- Sydney, Australia
- 20 minplay time
- 4.9star rating
Created in partnership with UNSW, A.L.I.C.E. is a world-first cyber security awareness app. Playable in roughly 20 minutes, the serious game invites players on a quest through the twists and turns of the digital world. Designed for university students, the mobile game used retro-styled pixel art and addictive game mechanics to transform dry educational content into a captivating, interactive experience that just so happens to teach the fundamentals of online safety.
With the rising threat of cyber security, and the parallel need for everyday individuals to arm themselves against identity theft and other online scams, Sydney’s UNSW was looking for a way to educate university students about how to protect themselves in the digital world. Together, we developed A.L.I.C.E., a world-first cyber security game using storytelling and gamification to teach online safety.
You’re a first year UNSW student, logging into unprotected devices all over the place, registering with so many societies you barely remember even the simplest passwords. Everything was fine, until you put your one and only password in the wrong place. And someone stole your identity. Now you must enter the network and use your wits to outsmart evil viruses, beat vicious malware, and ward off phishing attacks as you race to recover your stolen identity.
When deciding on the visual style of A.L.I.C.E., our goal was to find an art style that made sense in a cyber security context without being predictable. After iterating through a number of styles, we decided on a retro-inspired pixel art aesthetic. Drawing inspiration from 1980s arcade games, this vibrant yet edgy style helped incentivise casual play while giving users an exciting world to explore throughout the serious game.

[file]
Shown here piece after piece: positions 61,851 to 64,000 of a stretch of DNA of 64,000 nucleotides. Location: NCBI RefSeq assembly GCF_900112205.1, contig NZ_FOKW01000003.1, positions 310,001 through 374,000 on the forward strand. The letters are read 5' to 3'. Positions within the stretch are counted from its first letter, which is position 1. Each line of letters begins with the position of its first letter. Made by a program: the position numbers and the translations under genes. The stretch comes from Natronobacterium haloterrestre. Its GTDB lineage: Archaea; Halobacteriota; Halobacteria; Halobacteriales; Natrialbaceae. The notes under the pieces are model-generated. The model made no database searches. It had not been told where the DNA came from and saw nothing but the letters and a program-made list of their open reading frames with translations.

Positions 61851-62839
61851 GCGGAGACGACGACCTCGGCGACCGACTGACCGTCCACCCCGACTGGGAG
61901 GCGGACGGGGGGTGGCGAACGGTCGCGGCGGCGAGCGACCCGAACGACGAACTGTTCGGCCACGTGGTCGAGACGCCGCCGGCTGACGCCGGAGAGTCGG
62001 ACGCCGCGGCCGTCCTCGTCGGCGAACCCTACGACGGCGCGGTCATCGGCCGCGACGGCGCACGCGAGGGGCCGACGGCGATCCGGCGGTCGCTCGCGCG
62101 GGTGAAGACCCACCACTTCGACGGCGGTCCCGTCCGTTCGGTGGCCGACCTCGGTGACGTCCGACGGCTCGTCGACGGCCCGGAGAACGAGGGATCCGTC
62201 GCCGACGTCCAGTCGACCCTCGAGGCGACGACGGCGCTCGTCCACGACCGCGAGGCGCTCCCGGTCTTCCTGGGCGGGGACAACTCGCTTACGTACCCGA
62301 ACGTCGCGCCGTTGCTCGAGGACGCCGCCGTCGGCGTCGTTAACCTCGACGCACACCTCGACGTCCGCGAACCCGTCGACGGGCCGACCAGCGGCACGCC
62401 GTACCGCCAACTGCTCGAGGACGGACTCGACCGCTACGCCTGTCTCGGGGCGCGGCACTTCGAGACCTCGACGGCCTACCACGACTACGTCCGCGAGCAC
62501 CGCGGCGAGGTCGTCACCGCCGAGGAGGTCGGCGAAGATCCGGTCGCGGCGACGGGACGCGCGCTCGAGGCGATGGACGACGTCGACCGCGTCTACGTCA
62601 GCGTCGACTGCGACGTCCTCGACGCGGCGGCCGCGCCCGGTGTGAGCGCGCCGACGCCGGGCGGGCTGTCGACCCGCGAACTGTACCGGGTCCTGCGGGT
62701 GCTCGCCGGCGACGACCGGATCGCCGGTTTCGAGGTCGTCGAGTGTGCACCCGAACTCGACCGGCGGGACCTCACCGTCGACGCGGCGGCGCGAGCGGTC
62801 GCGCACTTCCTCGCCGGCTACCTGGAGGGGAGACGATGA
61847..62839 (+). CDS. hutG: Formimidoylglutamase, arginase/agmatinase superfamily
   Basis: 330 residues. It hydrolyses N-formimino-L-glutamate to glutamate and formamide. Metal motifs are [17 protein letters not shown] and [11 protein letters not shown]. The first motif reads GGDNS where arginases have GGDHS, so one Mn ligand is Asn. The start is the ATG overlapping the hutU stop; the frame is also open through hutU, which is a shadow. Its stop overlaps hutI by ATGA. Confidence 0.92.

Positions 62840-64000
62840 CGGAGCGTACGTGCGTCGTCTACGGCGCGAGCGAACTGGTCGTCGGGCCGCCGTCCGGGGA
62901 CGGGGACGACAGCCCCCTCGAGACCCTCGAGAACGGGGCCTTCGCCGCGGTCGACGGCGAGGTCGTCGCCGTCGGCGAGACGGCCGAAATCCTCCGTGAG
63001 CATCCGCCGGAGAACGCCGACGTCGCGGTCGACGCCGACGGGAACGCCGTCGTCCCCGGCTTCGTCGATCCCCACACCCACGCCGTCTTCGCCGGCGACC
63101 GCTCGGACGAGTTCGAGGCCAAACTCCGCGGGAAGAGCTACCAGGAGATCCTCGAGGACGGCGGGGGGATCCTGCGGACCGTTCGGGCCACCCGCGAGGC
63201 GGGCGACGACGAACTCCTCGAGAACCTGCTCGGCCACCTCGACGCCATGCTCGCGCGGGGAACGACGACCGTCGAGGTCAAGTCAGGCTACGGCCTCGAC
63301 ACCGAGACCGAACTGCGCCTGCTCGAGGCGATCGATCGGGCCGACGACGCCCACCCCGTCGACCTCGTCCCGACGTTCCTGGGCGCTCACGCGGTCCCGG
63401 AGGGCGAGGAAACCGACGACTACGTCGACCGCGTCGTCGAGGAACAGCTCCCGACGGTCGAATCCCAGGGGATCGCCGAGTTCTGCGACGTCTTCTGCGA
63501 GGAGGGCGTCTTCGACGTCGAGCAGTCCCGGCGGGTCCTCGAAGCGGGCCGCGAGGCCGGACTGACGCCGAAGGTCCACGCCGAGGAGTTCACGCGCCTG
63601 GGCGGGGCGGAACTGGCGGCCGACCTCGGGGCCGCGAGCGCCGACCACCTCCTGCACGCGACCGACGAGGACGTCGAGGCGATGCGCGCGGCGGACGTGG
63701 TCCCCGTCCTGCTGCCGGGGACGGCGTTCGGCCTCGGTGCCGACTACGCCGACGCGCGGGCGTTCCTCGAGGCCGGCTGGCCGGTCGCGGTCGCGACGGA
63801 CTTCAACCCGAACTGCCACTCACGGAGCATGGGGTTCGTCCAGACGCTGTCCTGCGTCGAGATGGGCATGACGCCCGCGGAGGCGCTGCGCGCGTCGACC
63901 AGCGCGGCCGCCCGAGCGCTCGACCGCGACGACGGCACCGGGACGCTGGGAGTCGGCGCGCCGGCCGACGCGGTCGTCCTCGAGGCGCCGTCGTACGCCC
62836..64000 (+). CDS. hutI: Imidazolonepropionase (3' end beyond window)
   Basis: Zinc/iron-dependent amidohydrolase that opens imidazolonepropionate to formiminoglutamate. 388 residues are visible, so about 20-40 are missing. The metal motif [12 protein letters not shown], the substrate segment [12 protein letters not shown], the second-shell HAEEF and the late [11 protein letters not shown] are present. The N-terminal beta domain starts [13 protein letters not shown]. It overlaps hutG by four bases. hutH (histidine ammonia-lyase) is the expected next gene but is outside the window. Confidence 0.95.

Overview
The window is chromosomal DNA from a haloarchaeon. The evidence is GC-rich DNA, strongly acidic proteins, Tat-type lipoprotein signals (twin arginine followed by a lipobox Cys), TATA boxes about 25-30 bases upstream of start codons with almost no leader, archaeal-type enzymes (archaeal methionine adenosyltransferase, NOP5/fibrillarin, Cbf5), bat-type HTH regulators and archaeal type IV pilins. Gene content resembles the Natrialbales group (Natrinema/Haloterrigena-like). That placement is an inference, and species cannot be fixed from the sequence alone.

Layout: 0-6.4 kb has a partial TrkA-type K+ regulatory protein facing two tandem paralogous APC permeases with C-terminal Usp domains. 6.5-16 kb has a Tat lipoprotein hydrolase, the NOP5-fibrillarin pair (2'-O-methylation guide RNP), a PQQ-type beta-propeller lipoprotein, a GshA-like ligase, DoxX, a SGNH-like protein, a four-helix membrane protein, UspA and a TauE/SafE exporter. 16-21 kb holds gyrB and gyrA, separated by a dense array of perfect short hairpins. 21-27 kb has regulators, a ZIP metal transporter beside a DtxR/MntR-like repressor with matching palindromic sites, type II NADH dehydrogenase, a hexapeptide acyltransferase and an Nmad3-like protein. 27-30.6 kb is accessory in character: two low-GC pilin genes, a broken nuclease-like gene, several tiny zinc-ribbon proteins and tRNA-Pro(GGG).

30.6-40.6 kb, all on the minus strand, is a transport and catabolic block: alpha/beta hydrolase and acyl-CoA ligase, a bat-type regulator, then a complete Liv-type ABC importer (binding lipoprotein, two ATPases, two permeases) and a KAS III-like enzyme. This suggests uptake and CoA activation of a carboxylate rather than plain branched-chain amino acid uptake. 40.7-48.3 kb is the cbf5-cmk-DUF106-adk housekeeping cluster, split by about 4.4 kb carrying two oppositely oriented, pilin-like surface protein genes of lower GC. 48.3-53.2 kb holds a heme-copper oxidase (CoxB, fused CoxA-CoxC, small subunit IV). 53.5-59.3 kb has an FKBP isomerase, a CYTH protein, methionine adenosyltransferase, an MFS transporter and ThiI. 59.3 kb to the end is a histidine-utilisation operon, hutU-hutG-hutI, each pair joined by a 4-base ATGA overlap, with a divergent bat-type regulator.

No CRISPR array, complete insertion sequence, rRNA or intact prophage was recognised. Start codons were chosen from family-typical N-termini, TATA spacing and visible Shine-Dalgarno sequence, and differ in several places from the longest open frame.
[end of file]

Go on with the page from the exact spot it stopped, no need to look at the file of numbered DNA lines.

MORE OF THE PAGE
Along with the arcade-inspired colour palette, we decided on a nostalgic pixel art style to construct the world and characters of the A.L.I.C.E cyber security game. This is an undoubtedly recognisable aesthetic that drew from the history of arcade and video games while feeling fun and approachable for gamers and non-gamers alike.
The blocky-ness of pixel art also helped us accentuate the ‘digital’ aesthetic of the serious game, creating a fantasy ‘world behind the screen’ that felt believable. Seemingly in closer relationship to the zeroes and ones that dominate the online world, adopting a pixel art style allowed us to accentuate the glitch as both a stylistic and narrative tool.
Drawing on game design theory, the gameplay mechanics throughout the A.L.I.C.E. cyber security game focused on creating an enjoyable yet educational experience. With intuitive interactions and a gratifying reward system, A.L.I.C.E. encouraged users to explore the digital world, learning through each interaction in a way that is both accessible and engaging.
As you enter the network, you’ll need to set a password, the strength of which determines your health. As you travel through the game, being hit by a virus or succumbing to a brute force attack will break down your password bit by bit. Once your password is guessed, it’s game over.
Viruses and worms infect the network, and some are harder than others. You’ll need to avoid or defeat them in order to make it through. And, if you clear the network of viruses completely, you’ll receive a special bonus achievement.
As you begin to question what’s real and what’s not, you’ll need to sort through a series of emails. Some are from legitimate student identities trapped inside the network and forced to mine for more data. Others are phishers determined to get even more of your personal information.
The A.L.I.C.E. cyber security game was released during UNSW O Week in Sydney. Available on the university’s online platforms and during orientation events, it was a world-first in cyber security awareness and education. Playable on a desktop or mobile device, the serious game demonstrated how interactivity and gamification can make learning at any age more engaging.